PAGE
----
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A University of Georgia study has shown that extended lighting periods help enhance welfare and production of big broilers during high temperatures
The research involved observing the air temperature, velocity, relative humidity and deep-body temperature in broilers. Poultry extension scientist Brian Fairchild confirmed the research – that was carried out in six commercial poultry barns – revealed an interesting multifactorial process.
He said, “We were looking at deep-body temperature during the hottest months of the year on the biggest birds, definitely a stressful time.” They discovered that the birds’ temperature actually increased during the night when the outdoor temperatures cooled.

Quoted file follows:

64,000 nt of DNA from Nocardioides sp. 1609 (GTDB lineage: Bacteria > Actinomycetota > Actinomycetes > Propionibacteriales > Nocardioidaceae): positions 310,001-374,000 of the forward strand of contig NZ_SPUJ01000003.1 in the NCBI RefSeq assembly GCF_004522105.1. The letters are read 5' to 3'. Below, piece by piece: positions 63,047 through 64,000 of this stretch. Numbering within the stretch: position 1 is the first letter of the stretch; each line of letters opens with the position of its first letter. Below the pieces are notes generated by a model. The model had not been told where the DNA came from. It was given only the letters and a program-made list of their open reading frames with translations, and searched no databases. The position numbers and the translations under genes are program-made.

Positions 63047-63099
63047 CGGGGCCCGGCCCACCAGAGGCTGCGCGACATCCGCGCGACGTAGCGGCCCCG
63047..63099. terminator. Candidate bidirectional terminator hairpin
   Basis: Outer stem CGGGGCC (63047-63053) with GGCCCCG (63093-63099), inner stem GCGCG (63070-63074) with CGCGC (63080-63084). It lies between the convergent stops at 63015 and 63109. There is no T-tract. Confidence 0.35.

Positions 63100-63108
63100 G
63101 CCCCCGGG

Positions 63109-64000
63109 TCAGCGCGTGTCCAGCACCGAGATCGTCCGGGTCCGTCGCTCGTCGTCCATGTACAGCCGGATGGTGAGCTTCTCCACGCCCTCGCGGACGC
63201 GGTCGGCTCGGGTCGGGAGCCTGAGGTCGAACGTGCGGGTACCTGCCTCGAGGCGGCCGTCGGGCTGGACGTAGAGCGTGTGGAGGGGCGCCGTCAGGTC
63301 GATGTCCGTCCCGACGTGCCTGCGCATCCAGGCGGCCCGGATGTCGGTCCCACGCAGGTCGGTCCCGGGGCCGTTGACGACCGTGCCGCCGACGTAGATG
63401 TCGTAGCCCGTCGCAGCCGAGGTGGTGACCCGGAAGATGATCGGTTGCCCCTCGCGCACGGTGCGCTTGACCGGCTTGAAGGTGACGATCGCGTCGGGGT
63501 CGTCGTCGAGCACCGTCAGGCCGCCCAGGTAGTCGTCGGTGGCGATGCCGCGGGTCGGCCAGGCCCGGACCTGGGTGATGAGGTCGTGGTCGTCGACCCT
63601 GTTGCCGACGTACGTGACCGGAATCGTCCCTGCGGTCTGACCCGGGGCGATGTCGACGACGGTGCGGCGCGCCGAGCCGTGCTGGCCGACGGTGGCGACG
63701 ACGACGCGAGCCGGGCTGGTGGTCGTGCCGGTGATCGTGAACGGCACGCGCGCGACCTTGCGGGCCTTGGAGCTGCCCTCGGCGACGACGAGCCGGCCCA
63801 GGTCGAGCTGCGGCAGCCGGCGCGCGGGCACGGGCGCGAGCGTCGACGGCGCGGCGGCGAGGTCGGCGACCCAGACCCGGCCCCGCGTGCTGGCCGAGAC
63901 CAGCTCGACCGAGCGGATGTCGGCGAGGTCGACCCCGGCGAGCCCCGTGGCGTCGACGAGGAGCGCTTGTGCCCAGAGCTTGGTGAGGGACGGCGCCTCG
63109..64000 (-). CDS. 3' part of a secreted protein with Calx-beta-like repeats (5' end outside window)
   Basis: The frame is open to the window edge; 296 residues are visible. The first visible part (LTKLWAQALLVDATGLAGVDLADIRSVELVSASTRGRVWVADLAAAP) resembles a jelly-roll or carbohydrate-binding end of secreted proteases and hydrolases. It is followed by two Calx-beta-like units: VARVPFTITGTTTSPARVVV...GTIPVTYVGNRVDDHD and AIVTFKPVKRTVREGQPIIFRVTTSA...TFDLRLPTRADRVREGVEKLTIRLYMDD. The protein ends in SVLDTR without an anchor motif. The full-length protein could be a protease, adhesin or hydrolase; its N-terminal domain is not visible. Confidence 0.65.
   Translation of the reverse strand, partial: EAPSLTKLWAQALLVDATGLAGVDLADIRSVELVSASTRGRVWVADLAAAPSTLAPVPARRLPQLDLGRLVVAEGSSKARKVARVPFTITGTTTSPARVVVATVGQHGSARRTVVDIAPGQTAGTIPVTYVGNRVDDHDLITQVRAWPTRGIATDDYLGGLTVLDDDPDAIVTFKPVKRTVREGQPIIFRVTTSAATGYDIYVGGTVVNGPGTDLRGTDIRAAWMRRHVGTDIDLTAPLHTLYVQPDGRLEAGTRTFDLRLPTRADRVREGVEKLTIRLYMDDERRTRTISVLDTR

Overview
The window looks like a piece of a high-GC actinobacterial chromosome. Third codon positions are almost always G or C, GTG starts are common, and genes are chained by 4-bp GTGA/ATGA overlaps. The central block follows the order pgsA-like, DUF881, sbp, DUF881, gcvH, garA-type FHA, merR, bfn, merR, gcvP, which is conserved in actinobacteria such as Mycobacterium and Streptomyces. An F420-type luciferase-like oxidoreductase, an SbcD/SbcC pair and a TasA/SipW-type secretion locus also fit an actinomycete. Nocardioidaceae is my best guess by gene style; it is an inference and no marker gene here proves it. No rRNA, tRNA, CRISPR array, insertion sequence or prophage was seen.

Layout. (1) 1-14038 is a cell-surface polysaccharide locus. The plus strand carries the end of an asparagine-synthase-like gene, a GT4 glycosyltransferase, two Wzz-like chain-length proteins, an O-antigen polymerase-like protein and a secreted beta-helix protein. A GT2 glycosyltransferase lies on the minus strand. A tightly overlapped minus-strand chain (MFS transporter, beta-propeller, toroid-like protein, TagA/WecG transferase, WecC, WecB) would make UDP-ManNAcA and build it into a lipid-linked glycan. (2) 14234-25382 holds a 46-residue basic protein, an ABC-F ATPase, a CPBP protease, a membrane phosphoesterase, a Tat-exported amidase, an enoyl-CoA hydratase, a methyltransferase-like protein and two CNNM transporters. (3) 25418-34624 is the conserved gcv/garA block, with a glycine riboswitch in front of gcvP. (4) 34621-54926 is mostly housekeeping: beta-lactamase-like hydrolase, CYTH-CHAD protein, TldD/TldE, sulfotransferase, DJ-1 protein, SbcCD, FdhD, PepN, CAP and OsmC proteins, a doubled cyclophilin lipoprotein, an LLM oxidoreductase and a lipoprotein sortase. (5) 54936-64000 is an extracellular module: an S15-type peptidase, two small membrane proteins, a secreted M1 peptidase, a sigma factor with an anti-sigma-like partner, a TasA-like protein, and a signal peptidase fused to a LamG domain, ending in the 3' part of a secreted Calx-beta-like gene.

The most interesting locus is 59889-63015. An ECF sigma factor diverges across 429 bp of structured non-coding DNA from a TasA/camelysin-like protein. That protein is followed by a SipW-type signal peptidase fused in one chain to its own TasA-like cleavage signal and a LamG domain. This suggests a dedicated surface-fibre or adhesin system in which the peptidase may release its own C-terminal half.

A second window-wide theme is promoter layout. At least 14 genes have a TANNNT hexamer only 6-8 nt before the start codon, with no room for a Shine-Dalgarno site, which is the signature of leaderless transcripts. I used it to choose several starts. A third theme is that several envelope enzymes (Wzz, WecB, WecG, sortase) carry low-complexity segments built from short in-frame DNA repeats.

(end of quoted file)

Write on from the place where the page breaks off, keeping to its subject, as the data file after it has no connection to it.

“This is opposite to what research shows happens in rats and humans,” he said.
They found that lighting or a lack of it played a major role in this nighttime increase in body temperature.
“The lights go off at dusk, the birds sit down and their litter is like a warm blanket,” Czarick said. “When sitting, a bird also decreases its surface area available for cooling by air movement.”
They also observed to understand how feeding was directly affected by the time duration of the light and dark periods. They noticed that the birds went to rest soon after the lights were turned off but by extending the light period they could increase the feeding time, thus causing the birds’ core temperature to rise during the day as well.
According to Czarick, growers concentrate too much on bird temperature during the day.
“The key is how much the light programme affects bird temperature during the night. It really comes down to bird behavior.”